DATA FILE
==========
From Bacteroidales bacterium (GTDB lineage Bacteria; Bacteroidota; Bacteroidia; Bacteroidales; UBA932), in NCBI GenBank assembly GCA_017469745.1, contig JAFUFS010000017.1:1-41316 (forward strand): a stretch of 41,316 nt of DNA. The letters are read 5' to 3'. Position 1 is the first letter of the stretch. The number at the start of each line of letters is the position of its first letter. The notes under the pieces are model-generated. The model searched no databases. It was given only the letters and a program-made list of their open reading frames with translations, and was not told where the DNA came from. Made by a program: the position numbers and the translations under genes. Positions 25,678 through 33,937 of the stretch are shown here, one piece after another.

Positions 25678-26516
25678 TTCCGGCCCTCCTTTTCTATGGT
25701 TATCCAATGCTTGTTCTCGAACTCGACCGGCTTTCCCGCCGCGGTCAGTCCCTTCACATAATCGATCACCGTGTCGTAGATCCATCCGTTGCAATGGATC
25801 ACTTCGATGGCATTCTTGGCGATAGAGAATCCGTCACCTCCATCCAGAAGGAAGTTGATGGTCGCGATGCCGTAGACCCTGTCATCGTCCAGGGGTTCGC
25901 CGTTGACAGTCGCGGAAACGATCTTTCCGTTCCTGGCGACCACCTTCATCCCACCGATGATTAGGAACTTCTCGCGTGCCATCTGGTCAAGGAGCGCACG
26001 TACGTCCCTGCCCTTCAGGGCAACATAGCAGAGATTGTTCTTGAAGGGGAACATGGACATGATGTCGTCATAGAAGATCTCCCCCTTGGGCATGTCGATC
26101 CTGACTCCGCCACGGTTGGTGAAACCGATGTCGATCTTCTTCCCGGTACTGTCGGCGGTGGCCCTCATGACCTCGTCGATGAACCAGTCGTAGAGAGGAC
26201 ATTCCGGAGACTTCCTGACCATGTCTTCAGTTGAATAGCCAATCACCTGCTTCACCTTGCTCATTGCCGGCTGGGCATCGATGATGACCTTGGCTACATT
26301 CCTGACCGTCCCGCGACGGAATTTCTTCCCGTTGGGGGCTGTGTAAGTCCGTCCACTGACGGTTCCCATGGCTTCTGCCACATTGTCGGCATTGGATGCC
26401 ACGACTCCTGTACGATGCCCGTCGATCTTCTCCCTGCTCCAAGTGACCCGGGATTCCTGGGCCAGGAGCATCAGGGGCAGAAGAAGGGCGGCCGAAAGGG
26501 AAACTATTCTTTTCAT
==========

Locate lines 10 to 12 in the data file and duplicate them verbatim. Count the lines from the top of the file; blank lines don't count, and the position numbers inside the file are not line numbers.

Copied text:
26301 CCTGACCGTCCCGCGACGGAATTTCTTCCCGTTGGGGGCTGTGTAAGTCCGTCCACTGACGGTTCCCATGGCTTCTGCCACATTGTCGGCATTGGATGCC
26401 ACGACTCCTGTACGATGCCCGTCGATCTTCTCCCTGCTCCAAGTGACCCGGGATTCCTGGGCCAGGAGCATCAGGGGCAGAAGAAGGGCGGCCGAAAGGG
26501 AAACTATTCTTTTCAT